Rail Mounted RDS Taken Waaay Too Far

Rail Mounted RDS Taken Waaay Too Far

I recently ran across some photos from the National Guard Marksmanship Training Center and… I have no idea why these soldiers have chosen to mount a red dot at the very end of the rail.

It goes to show that even soldiers can be uneducated in the proper use and implementation of their own standardized equipment.


The soldier closest to the camera has the red dot mounted on a cantilever, while the guardsman in the rear has his red dot mounted… waaaaay up front on the RAS.

The problem with mounting a red dot further away from the eye is that you greatly decrease the FOV through the optic. Doing so gives the dot less room to move in the optic window before it disappears as it nears the edge. Bringing the red dot closer to the eye gives you more room for the dot to shift inside the field of view and this makes shooting from un-conventional positions easier. If the two guardsmen here attempted to shoot under a barrier or had to position themselves and their rifle in a less than optimal position… they may not be able to acquire the dot.

Bad, and sometimes strange, habits pop up in all manner of places. Keep an eye out for wonkiness and learn the inns and outs of your equipment and its best use on your rifle.

Written by lothaen


  1. honeycomb · September 5, 2015

    sigh … how badly the standards have slipped.

    Our range training officer trained a current US Airforce Officer who had never qualified with any weapon.

    He sought us out because he wanted training.

    Heck even the US Navy in the 1980’s trained everypne with at least a pistol (e.g. 1911’s).

    • E.D.M. · September 7, 2015

      Being an Air Force Officer myself, I can understand the frustration. We all got the chance to fam fire M9s while we were in basic (some got to do the M16), but it was only 36 rounds and that was it. Most of us will never get the chance to qualify again until we are tapped to deploy, and then they will send us to “just in time” training that essentially breaks down to basic firearms safety.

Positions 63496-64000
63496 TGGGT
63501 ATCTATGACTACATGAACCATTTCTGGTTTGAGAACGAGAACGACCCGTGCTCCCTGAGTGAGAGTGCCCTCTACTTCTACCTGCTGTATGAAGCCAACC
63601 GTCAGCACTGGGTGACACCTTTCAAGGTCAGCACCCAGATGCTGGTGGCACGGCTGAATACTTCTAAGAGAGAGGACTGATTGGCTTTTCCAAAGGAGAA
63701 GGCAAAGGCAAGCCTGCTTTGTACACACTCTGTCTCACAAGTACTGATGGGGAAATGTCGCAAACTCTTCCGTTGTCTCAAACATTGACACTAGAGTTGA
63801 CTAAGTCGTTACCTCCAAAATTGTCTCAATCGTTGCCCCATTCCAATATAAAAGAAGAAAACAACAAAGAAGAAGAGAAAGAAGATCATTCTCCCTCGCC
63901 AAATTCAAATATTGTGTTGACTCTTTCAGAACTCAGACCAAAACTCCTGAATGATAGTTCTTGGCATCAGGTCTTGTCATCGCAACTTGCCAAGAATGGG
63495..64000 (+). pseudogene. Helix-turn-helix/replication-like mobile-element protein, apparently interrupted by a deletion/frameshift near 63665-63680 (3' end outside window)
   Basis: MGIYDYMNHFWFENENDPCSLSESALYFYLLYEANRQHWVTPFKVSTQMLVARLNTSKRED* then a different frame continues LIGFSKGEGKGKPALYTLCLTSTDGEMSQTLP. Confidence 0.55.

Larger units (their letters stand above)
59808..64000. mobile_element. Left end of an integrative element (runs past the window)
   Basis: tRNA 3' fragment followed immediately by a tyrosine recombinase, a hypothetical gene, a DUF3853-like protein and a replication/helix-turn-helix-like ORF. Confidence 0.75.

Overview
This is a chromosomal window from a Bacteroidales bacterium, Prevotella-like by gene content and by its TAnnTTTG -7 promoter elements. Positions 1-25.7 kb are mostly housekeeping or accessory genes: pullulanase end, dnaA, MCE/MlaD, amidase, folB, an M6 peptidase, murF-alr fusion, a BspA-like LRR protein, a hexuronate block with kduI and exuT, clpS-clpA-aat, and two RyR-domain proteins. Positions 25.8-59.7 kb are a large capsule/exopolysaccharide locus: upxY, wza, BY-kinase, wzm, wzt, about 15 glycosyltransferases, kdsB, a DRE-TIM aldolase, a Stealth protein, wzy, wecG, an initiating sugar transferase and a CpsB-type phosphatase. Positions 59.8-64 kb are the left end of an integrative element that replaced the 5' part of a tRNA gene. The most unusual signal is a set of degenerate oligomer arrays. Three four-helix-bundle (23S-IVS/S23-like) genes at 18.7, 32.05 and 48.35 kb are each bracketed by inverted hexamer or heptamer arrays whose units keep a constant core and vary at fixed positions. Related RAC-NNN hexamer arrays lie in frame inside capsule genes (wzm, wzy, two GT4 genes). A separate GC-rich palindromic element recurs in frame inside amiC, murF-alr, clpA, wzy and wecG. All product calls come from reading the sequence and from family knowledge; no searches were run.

From the DoD perspective, it’s just cheaper to spend time and money on people they expect to actually have to use their weapons. Most Air Force Officers are not in that category.

      • Jon · September 9, 2015

        You hit it on the head. Just because someone was in the military does not mean they know how to handle a weapon. I have met plenty of active and reserve service personnel who spend their own money obtaining advance training outside of the military.

  2. Adam · September 10, 2015

    Keep in mind, many of the top military guys are simply not in the military anymore. They end up working for private contracted armies. These armies pay their soldiers loads more than the military and do a lot of the fighting in our wars.

  3. Tomo · October 12, 2015

    I sudpect having seen this type of thing before, that the shooter may be right handed/left eye dominant, and is trying to get his red dotnout farther away from his face so he dosent have to cant the rifle as much to get a good sight picture. If that was a a4, he could move the dot up a bit on tje rail, but his problem is being exacerbated by the a2. All that can be overcome with training, but thats not something you might be able to get in a guard unit.

    • Jon · October 31, 2015


      Placement of a red dot has nothing to do with right handed/left eye dominant. You keep both eyes open when using red dots.

  4. J Vallejo · December 30, 2015

    I my self was in the guard here in Nevada as a scout and alot of the NCOs we had were from active army that wanted to be in but not full time and if they or i would have seen any of this we would have corrected it so fast. We had deployed to Afghanistan with Navy personal and during train up spent alot of time training them and a few new army guys proper weapon safety and techniques at some points it was like basic all over again we were all just amazed how they never got to hold weapons but once a year during there qualifications and then they never had to clean them after so they had a hard time after all the range time. It goes to show tho no matter if your in the military or ex military bad habbits are everywhere.

    Stay safe and always help those who need it no matter the cost.

    • lothaen · January 1, 2016

      Thumbs up man, its a understanding attitude and some demonstration that will improve others understanding of marksmanship.

Leave a Reply